From Hill to Ford, Republicans haven’t learned to care about sexual assault victims

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Courtesy of Sofia Buchler/The Occidental

After 27 years, the Senate Judiciary Committee has still not learned how to organize a Supreme Court justice hearing that involves testimony of a sexual assault. The committee confirmed Judge Brett Kavanaugh, President Trump’s nominee to the Supreme Court, with a vote of 50-48. He was confirmed after weeks of partisan disputes surrounding allegations of sexual misconduct against Kavanaugh that began in September. In response to the sexual assault allegations, the Senate Judiciary Committee allowed testimony from Kavanaugh and Dr. Christine Blasey Ford. Ford claims that Kavanaugh sexually assaulted her during high school when she was 15 years old. SenJeff Flake of Arizona is the only senator who submitted his vote with the contingency of an FBI investigation. After the investigation, Republicans determined the FBI had not found sufficient evidence. The Senate Judiciary Committee has not spent enough time or shown enough care in response to Ford’s testimony, much like Anita Hill’s testimony during the Clarence Thomas hearing.

Republicans have still not learned that the federal government is intended to serve the people and not the other way around. The dismissal of Ford’s testimony during the Kavanaugh hearing is the latest instance. Hill and the media have criticized the Thomas hearings as being unfair because the Senate Judiciary Committee did not include a woman and they proceeded too quickly. This resulted in the selection of an outside female prosecutor for the Kavanaugh hearings, who was only there to visually symbolize an advancement in procedure.

Rachel Mitchell, the prosecutor, was stripped of the purpose and authority that most prosecutors would possess. Mitchell was not able to do her job well because Senate Judiciary Committee members like Lindsey Graham consistently interrupted her. In the hearing, Sen. Chuck Grassley used Mitchell as a pawn that he could talk over and diminish. He did this by interrupting her whenever she had a question that seemed favorable to Ford, or by specifically demanding that she pursue a different question. The intention behind using an outside female prosecutor was that Mitchell would be unbiased and relatable, so Mitchell was not given the time or breadth of questions to have a bias at all. The majority of the questions Mitchell asked concerned Ford’s fear of flying or specific details of the night, which Ford could not remember. Mitchell did not have a chance to even “relate” to Ford. Grassley’s goal during the hearing was to hide that he simply didn’t care about Ford’s testimony.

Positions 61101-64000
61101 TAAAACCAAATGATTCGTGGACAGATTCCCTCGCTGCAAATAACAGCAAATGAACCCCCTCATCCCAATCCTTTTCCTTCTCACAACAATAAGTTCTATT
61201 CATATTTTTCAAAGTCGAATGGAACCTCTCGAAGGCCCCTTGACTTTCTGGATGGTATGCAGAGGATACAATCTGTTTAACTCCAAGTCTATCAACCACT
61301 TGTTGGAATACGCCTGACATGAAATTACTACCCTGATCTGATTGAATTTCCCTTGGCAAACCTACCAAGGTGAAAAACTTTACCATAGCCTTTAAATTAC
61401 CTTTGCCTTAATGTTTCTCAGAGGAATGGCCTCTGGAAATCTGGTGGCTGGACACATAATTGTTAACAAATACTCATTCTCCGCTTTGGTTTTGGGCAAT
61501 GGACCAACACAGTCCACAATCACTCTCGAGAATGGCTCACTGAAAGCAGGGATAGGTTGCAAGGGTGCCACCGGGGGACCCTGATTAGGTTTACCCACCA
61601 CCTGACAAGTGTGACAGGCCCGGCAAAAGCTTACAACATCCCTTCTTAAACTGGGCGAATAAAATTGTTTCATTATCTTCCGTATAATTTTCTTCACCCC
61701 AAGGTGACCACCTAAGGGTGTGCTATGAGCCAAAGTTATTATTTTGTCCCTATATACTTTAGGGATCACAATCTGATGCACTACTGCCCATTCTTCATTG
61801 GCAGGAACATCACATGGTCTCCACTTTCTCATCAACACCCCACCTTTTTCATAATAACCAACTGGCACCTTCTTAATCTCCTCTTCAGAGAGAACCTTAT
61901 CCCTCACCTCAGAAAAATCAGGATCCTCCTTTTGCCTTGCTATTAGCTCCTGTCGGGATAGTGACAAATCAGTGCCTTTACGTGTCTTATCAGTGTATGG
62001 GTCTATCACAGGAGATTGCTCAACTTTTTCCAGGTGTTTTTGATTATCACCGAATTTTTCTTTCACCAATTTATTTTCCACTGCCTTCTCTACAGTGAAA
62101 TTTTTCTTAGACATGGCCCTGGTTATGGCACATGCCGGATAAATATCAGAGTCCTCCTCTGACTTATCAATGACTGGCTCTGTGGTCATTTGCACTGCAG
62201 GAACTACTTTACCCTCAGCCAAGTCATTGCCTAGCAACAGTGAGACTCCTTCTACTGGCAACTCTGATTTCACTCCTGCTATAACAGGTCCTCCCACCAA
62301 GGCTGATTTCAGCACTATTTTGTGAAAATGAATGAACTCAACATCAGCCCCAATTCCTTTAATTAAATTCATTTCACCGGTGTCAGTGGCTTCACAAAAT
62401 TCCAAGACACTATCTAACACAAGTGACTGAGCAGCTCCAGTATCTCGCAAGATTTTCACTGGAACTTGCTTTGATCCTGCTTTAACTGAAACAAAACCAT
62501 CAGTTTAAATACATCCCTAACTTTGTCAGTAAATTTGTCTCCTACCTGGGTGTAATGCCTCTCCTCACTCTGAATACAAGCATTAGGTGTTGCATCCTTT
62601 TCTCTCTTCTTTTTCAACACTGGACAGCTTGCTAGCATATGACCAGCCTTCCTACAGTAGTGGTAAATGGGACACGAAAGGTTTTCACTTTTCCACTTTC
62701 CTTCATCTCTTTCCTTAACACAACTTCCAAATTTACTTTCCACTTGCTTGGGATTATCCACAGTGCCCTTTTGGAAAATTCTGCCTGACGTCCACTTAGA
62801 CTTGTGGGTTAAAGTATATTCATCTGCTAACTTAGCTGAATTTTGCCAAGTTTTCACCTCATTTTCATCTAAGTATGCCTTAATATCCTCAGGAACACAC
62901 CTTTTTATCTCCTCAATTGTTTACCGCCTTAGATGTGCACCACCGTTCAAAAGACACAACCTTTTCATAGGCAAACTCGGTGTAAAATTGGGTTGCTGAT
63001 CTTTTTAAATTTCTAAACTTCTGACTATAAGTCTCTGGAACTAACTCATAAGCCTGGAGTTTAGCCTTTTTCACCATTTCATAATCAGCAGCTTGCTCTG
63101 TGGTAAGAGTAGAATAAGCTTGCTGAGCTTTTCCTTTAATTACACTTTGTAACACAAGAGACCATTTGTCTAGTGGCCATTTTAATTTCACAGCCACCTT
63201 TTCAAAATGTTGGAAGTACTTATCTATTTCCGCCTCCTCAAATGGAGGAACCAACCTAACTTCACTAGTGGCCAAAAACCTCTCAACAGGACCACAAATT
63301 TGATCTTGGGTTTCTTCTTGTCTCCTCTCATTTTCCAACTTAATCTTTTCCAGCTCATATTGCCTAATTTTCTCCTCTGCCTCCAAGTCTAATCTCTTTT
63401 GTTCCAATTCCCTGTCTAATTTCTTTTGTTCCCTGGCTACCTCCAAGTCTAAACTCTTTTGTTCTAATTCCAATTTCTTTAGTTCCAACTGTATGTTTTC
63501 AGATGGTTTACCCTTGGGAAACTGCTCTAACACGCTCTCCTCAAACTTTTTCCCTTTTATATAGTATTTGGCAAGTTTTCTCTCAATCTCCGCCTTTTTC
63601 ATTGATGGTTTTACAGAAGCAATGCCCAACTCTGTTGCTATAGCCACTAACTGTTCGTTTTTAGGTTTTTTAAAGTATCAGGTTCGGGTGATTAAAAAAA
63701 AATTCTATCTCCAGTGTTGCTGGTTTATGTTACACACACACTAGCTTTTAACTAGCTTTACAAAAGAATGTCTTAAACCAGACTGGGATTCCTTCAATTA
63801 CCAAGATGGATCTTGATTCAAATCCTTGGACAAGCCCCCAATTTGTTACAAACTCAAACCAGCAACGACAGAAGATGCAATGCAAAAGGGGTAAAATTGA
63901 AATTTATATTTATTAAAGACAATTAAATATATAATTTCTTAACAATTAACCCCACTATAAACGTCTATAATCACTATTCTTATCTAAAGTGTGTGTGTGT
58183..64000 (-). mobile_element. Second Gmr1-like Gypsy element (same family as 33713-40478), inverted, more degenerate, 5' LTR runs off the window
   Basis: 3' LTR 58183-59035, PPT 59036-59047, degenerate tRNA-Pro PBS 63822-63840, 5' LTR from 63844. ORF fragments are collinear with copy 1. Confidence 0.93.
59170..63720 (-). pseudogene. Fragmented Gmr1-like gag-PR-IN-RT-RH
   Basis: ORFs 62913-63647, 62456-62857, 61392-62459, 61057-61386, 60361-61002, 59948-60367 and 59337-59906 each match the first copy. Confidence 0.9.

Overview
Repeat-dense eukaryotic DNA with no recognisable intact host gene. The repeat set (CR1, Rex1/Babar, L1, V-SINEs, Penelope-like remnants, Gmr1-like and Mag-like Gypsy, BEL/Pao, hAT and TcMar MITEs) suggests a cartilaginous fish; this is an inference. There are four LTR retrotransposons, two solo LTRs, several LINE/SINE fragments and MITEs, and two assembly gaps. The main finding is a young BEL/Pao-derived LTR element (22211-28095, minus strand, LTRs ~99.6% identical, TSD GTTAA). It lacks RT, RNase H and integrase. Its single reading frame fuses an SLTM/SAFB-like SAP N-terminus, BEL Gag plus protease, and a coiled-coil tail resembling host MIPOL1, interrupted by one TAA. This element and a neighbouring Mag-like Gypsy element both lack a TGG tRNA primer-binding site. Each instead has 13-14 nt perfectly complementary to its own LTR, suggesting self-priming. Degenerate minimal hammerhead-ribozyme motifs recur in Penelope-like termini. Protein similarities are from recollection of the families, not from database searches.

Senate Republicans seemed to believe that only a woman could understand the experiences of another woman. This idea in and of itself is problematic, but it also implies that all of the 11 Republican members of the Senate Judiciary Committee are unable to accept or understand Ford’s testimony when considering Kavanaugh’s nomination. Using Rachel Mitchell, a non-senator, as the prosecutor is unacceptable because there are a sufficient number of female Republican senators who could take that position like Sen. Lisa Murkowski. Twenty-three women currently serve in the US Senate, and many have a diverse and extensive resume of experience in sexual assault policy and law.

The dismissal of Ford’s testimony on the basis of gender similarly occurred in the Thomas hearing, but regarding race instead. Hill’s hearing differed from Ford’s because she was questioned by an all-white male Senate Judiciary Committee. Senate members intrusively questioned Hill during the Thomas hearing and later dismissed her also. The Senate Judiciary Committee attempted to deflect sexism in 1991 by focusing on accusations of racism against Thomas instead.

Republicans’ dismissal of the testimony during the Thomas and Kavanaugh hearings illustrates a performance of caring with little sincerity behind it. During the Thomas hearing, Republicans showed that the significance of the term “race” didn’t matter if it benefitted them. During the Kavanaugh hearing, they continued a political performance; their supposedly “relatable” prosecutor was not allowed to relate at all. Senate members should care about the people they are supposed to represent. If they are unable to do that, then they shouldn’t fake it. They should not lose their ability to sympathize and listen when communicating with someone of a different race or gender, during a hearing or otherwise.

Ellie Findell is an undeclared first year. She can be reached at efindell@oxy.edu.